So You Got Fired. Now What? Here's What To Do When You Really, Really Need a Job

You Got Fired. Here's What to Do When You Really Need a Job
by Karen Schneider
November 28, 2016
We're not saying we can help alleviate that initial pit in your stomach, that incessant, panicked thought of "I need a job." That's natural. But we can help you kick ass immediately after. Here's how it might go when you're let go.
You return to the office after lunch, ready to conquer your lengthy to-do list. Flipping open your laptop, you find an email waiting—your boss has flown in from out of town and would like to speak to you in her office. Your heart rate increases ever-so-slightly, as she rarely asks to speak to you in person, especially if unplanned. Then, her assistant stops by your desk and somberly relays the same urgent message, and something about the sideways glances from your colleagues sends your imagination into overdrive.

Pushing down the nervous little pangs of anxiety, you tell yourself that you're just being paranoid and you need to relax. You're good at your job and you're sure you must be overreacting. Maybe she's even going to assign you to the new design project you've been eyeing—yes, that must be it.

Except, this time, you're not overreacting.
Pushing down the nervous little pangs of anxiety, you tell yourself that you're just being paranoid and you need to relax. You're good at your job and you're sure you must be overreacting.
After you stride down the hallway into her office, projecting as much confidence as you can muster into your greeting, you take the seat across from her. She launches into a well-prepared speech of how she has appreciated all of your effort, dedication, and hard work, but she just doesn't think it is a good professional fit any longer. She outlines her plan for your last day(s) with the company, mostly unapologetically. 

You listen, numb and shocked; your stomach is in knots and everything feels a little bit surreal—not to mention unfair. 

Part of your identity has just been taken from you and removed from your daily life. Perhaps you loved your job; maybe you hated it and had already considered moving on. Either way, the choice to leave was not yours to make in the end, and that always stings a bit. You have unfortunately just been fired or laid off, and it sucks—and what sucks most is not knowing how to proceed next.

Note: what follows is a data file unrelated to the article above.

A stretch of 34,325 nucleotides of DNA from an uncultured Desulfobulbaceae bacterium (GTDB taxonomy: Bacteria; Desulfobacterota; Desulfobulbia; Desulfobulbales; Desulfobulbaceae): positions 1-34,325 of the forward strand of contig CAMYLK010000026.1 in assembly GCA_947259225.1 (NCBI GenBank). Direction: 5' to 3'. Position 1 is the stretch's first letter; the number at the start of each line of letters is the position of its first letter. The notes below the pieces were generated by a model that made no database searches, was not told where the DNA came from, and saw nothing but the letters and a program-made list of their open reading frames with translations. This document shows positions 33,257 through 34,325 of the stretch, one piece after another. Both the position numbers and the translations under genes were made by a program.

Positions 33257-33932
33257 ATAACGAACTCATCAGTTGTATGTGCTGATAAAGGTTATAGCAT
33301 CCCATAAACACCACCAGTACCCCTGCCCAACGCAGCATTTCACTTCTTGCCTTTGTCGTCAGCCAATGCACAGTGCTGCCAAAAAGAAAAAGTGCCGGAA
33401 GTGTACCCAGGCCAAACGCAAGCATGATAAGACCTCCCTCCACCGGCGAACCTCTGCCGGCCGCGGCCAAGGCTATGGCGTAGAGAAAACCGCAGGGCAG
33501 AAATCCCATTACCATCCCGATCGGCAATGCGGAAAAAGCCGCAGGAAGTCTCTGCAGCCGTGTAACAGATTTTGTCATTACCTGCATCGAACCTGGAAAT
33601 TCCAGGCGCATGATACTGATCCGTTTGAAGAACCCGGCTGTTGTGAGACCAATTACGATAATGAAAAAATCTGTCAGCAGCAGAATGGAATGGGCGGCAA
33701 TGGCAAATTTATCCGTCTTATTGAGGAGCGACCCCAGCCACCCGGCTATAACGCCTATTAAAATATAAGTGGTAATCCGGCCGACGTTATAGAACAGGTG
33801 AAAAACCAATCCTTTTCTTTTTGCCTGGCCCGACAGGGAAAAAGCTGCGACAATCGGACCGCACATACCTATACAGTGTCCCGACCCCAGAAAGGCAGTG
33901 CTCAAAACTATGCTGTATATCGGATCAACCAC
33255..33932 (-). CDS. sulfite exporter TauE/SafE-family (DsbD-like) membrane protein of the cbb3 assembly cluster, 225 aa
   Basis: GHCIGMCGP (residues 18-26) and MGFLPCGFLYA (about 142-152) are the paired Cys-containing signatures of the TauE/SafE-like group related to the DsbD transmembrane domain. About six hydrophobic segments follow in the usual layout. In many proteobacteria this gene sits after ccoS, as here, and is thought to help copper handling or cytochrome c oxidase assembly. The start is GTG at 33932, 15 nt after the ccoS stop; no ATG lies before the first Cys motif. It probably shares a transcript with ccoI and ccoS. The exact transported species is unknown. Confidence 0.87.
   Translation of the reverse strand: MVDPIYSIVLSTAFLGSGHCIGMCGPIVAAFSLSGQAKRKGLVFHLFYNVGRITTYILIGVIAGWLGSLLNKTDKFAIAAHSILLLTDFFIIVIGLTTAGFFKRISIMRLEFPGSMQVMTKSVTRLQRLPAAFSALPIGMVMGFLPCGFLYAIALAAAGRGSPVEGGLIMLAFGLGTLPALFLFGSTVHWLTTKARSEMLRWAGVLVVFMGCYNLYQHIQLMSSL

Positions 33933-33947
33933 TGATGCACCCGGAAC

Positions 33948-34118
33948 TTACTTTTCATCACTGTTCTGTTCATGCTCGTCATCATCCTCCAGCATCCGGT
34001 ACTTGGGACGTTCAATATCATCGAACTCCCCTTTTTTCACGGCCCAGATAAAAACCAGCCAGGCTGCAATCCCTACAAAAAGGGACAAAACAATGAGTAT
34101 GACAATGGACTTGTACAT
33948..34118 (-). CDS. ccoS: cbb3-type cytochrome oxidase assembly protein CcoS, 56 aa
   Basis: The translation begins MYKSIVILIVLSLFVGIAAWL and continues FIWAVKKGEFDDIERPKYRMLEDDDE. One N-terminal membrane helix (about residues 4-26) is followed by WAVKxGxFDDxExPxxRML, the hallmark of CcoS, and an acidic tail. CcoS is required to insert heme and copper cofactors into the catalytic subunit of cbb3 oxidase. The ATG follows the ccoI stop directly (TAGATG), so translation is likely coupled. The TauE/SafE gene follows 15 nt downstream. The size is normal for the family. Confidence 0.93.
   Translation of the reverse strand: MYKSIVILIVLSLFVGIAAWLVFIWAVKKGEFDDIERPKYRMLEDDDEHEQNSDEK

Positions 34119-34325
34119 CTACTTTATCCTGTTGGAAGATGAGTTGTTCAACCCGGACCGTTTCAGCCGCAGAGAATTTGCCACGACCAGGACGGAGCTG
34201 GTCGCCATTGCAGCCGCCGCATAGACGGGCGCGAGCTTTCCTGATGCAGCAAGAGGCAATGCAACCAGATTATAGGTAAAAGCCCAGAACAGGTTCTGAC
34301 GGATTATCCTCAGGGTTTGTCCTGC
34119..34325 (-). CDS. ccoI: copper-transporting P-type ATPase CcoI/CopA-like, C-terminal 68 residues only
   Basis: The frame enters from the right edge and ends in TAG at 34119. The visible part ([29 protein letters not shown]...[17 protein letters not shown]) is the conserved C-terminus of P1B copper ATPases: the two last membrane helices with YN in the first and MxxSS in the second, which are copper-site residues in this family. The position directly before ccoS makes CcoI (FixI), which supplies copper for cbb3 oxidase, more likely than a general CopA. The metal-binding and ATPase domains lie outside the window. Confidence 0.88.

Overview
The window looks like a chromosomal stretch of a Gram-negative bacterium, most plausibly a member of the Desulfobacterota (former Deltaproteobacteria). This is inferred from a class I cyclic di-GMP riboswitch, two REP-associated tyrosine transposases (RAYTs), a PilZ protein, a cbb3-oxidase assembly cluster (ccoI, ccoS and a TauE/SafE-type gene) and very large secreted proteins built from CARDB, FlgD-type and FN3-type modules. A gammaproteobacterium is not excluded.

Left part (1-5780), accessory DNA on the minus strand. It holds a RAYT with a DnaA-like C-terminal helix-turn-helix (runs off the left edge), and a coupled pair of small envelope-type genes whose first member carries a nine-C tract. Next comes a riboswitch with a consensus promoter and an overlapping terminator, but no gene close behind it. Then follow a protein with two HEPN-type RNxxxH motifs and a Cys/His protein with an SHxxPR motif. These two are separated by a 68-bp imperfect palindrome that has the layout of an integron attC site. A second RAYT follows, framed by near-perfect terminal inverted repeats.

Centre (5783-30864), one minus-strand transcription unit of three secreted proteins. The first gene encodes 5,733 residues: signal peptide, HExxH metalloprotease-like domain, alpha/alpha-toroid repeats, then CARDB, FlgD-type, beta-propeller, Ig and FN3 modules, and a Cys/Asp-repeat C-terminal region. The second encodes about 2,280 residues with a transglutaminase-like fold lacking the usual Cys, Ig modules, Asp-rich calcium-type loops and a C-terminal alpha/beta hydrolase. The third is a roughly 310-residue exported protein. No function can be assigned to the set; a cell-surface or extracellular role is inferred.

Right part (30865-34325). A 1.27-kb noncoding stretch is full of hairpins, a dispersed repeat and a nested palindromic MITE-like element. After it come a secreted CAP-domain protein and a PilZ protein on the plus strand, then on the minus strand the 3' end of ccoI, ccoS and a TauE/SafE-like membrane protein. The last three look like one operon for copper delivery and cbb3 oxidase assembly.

So, collect your emotions (and your belongings) and follow these do's and don'ts.

DON'T

React emotionally. Keep it professional until you've had time to think.

Tell the whole world what happened. It can be tempting to vent and unload to anyone with a willing ear—heck, even an unwilling ear—but remember that this can potentially hurt you. Choose a few trusted friends or family members and talk the situation out, but then leave it in the past. You've got to get better, not bitter.

Bad mouth the company or your former boss. Even if you weren't at fault and others sympathize with you, it is never a classy move to throw dirt in the direction of a former employer. This goes hand-in-hand with the previous point; you never know who you could be networking with that remembers the stories they heard secondhand from your former colleague. Don't gamble your professional reputation for a vent session.

Sign any paperwork immediately until reviewed thoroughly, and if need be, by an attorney—especially contracts, like a severance agreement. 

Immediately start applying to new jobs until you take stock of your situation and career path.

Automatically accept the first offer you get because you're afraid of being unemployed. This will likely cause you to accept a job that won't make you happy long-term.

Allow the experience to affect your self-worth or professional confidence. Remember that you are not alone— many notable public figures have been fired (some even multiple times) and went on to lead fulfilling lives with successful careers (hello, Oprah, Walt Disney, and JK Rowling). So, cry it out, sleep on it, do what you have to do— but remember that your career is waiting. Allow yourself one or two days to mope, but that's it. You don't wallow; you move forward and make sh*t happen.

DO

Discuss the terms of your termination so that both parties are comfortable and understand what has been agreed to. Coming to a neutral agreement with your former employer will help as you begin to interview with other companies and limit confusion (and possible embarrassment) in your explanation of why you left your job.